Biological impact upon learning when moving.
Motion is a natural state for humans and all sensory motor perception enhances the retention of knowledge. As well as retaining new knowledge and skills, the act of movement further enables easier recall of those skills. Repetitive and effortless work has shown to have little long term effect on brain development. Whereas research evidence suggests that an active sensory interaction with the environment, associated with the learning experience, not only helps to “awaken” synapses already in the brain but somehow causes the nerve cells to create new ones (Bransford, Brown and Cocking, 2000).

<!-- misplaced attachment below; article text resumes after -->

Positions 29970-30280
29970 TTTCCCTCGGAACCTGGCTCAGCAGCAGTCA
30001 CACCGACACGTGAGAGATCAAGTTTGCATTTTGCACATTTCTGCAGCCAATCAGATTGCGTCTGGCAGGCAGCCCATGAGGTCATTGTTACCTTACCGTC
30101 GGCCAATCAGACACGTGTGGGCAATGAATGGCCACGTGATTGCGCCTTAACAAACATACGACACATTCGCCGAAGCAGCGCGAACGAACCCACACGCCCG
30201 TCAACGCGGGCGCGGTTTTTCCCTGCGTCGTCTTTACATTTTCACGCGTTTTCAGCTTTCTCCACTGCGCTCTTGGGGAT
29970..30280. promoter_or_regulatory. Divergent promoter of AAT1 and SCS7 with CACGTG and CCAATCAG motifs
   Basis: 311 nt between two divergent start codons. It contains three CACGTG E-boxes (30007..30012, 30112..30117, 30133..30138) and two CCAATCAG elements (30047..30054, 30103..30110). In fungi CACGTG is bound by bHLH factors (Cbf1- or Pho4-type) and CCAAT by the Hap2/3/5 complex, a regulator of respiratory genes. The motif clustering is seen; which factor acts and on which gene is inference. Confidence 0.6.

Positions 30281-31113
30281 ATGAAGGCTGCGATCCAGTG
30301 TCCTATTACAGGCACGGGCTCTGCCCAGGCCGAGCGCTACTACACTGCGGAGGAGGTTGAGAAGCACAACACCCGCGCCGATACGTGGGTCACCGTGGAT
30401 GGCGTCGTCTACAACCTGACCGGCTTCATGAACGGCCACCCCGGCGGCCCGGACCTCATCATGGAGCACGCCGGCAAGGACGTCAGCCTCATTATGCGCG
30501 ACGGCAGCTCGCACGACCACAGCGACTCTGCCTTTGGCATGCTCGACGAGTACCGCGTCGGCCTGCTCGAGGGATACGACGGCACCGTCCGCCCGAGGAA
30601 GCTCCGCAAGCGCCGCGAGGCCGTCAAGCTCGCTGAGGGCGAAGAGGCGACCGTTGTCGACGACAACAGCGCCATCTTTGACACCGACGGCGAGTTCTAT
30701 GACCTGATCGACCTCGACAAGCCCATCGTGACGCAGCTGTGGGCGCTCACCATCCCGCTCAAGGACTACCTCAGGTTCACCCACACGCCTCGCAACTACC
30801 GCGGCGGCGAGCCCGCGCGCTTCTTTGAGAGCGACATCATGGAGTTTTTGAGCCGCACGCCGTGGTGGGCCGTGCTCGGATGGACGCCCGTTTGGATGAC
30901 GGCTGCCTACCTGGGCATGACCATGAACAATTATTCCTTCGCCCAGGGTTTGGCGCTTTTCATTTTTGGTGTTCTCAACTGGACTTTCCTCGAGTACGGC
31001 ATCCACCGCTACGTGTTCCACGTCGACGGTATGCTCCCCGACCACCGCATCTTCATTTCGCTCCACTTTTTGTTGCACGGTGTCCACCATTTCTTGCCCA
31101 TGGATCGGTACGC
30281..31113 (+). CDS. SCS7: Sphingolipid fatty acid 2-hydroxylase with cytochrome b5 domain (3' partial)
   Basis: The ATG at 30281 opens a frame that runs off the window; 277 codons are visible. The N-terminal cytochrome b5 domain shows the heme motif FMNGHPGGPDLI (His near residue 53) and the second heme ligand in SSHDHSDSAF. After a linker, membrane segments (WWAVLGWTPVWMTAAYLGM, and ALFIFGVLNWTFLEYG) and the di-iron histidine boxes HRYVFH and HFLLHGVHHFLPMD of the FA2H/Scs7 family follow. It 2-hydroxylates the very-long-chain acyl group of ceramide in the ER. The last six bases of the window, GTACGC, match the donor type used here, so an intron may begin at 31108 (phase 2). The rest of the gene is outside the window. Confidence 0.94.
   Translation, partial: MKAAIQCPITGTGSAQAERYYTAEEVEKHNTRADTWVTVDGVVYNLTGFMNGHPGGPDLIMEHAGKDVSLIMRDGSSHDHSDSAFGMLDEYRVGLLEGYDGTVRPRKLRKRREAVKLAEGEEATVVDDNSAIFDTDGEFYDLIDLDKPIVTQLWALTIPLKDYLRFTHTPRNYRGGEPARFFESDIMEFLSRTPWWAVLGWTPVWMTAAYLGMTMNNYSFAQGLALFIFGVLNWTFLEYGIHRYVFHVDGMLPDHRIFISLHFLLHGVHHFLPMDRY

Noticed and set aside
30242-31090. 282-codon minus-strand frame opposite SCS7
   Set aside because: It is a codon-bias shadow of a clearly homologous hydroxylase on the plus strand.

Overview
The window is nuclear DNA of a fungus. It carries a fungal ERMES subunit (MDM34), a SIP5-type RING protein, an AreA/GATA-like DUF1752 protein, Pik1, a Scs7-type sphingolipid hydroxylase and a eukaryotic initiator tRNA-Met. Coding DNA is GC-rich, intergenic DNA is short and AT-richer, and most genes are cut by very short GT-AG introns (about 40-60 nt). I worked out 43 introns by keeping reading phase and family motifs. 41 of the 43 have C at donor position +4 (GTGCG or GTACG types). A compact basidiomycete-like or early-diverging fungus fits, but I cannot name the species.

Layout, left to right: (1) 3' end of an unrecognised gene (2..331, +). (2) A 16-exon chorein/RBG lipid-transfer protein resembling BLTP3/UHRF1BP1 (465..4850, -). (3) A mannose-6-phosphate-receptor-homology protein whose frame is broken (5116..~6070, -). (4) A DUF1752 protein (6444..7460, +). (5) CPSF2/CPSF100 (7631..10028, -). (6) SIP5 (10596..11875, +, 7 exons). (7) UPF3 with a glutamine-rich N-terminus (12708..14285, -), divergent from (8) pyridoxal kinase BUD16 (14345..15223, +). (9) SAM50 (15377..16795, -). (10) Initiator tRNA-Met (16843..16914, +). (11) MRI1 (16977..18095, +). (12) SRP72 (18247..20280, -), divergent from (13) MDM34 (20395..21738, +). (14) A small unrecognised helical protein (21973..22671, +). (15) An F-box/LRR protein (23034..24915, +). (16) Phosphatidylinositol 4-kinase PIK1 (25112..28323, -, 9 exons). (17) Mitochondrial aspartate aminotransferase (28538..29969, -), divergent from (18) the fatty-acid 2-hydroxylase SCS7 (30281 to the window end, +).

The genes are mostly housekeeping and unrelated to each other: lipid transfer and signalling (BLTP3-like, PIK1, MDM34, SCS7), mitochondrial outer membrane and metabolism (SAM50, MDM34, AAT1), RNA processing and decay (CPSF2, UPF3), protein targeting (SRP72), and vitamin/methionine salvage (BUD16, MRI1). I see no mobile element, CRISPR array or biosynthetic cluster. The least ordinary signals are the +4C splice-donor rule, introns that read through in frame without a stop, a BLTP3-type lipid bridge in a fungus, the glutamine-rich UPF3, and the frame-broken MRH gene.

Brain research shows that movement causes a few chemical reactions in the brain, one of which is Acetylcholine, known as the primary neurotransmitter involved with thought, learning, and memory (Bransford, Brown and Cocking, 2000; Field and McManes, 2006).